בסיעתא דשמיא

Transliterate

"How do you transliterate?" by Aharon Varady (CC-BY-SA)

“How do you transliterate?” by Aharon Varady (CC-BY-SA)

Part of our project of digitizing Jewish liturgy is to provide a resource to convert the consonants and vowels of Hebrew into any other script. Ultimately this will be a standard feature in the web application we are building to help folk craft their own siddur, machzor, bentscher or other useful prayer book. Our lead developer, Efraim Feinstein, recently managed to put most of the pieces together to accomplish this, a milestone for the Open Siddur Project.

There is no single standard for Hebrew transliteration. In our demo you can transliterate Hebrew text in eight different ways originally set out in the following sources:

Currently, the demonstration only provides romanization — the transliteration of Hebrew to a Latin script. By incorporating additional transliteration standards for additional scripts, we will be able to convert Hebrew to Greek, Cyrillic, Amharic, etc. (and vice versa). The tables are not fixed, and we can change them if bugs are found or better ways are suggested. Eventually, we will be implementing a table editor to allow editing the tables, creating, and of course, sharing new ones. For now, if you would like to add a transliteration standard to our database, take a look first at these examples.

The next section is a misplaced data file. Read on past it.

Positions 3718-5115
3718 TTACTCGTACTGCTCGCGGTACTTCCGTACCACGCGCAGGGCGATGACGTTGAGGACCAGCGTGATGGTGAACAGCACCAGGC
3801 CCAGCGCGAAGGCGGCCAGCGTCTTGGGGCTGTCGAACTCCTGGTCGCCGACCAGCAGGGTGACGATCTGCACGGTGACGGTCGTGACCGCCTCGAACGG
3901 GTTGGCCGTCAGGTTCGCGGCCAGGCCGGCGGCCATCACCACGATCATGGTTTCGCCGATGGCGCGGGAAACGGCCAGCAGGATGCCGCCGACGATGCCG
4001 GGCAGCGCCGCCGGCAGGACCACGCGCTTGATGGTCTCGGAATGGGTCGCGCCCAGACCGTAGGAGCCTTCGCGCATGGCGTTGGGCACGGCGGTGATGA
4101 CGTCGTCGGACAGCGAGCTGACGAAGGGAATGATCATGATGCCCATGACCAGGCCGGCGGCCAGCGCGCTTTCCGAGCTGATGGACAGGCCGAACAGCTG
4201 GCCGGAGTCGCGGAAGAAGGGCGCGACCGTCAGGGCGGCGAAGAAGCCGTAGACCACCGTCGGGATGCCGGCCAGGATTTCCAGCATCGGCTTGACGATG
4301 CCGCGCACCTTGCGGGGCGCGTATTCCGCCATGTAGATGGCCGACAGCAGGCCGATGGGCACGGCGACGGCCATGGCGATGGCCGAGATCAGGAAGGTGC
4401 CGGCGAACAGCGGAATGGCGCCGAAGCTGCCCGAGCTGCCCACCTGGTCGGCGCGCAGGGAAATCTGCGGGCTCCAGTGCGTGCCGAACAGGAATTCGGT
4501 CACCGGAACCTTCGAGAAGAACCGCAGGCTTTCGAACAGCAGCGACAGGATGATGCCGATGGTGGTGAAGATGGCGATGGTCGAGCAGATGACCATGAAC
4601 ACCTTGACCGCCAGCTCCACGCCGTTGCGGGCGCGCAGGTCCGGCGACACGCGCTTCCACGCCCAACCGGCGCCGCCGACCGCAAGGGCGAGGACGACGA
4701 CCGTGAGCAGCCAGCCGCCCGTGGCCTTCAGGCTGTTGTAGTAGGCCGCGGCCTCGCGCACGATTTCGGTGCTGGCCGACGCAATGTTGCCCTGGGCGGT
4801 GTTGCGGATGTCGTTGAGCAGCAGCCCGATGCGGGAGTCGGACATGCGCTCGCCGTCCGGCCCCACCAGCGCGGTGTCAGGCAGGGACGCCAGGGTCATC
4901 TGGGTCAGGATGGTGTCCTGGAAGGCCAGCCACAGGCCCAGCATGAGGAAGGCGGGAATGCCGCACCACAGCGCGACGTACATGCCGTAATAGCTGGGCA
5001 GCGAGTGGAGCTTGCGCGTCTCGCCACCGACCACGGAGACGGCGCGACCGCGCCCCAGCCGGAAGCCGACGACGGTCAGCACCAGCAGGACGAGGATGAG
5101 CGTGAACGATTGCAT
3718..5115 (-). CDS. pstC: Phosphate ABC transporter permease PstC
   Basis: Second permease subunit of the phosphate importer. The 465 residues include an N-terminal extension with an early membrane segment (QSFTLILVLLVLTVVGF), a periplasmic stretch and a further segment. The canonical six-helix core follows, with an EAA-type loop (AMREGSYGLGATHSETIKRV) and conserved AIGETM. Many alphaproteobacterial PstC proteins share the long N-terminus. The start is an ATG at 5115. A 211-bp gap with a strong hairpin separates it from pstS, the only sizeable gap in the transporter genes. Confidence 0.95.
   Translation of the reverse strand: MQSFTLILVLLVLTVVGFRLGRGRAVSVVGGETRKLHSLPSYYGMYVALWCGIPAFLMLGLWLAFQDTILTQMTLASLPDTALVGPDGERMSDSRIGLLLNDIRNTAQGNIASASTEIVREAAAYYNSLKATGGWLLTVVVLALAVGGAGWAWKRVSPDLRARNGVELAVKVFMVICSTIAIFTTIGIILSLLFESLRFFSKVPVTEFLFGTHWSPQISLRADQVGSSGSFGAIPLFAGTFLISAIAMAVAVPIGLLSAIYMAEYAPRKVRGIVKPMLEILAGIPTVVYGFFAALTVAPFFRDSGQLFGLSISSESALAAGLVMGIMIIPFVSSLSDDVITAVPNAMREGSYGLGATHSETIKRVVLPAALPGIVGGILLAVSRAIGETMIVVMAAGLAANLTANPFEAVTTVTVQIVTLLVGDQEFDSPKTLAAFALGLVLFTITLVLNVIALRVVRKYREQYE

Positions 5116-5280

The source code for this transliterator is open source, LGPL licensed, so you are free to take this and use it in your web application or website as well. Join us, and help make this a spectacular resource for everyone.


The form below provides a demonstration of this open source technology. Try it with some Hebrew now! If you don’t have any handy, try transliterating this phrase from the opening of the Amidah:

אֲדֹנָי שְׂפָתַי תִּפְתָּח וּפִי יַגִּיד תְּהִלָּתֶךָ׃

or this verse from Tzephaniah, with all the letters of the aleph-bet:


לָכֵן חַכּוּ לִי נְאֻם יְהוָה לְיוֹם קוּמִי לְעַד כִּי מִשְׁפָּטִי לֶאֱסֹף גּוֹיִם לְקָבְצִי מַמְלָכוֹת לִשְׁפֹּךְ עֲלֵיהֶם זַעְמִי כֹּל חֲרוֹן אַפִּי כִּי בְּאֵשׁ קִנְאָתִי תֵּאָכֵל כָּל הָאָרֶץ׃

Last updated: Friday, June 13, 2014  7:04 AM

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What for is Open Source in Judaism?

The Open Siddur is a G'MaḤ (lending society) for tefilot (prayers) and related text and art. Transcribe or translate a prayer and share it. Help us develop our software. If you can't share a text or code, then please help us by telling others about this project or by donating some money to help us pay someone else to pick up the slack. Every shekel, drachma, or dollar you contribute helps to liberate the ingredients of Jewish spiritual practice for all collaborating free/libre and open source initiatives. Your tax deductible donation will help us afford to maintain this website, grow this project, and complete our web application.
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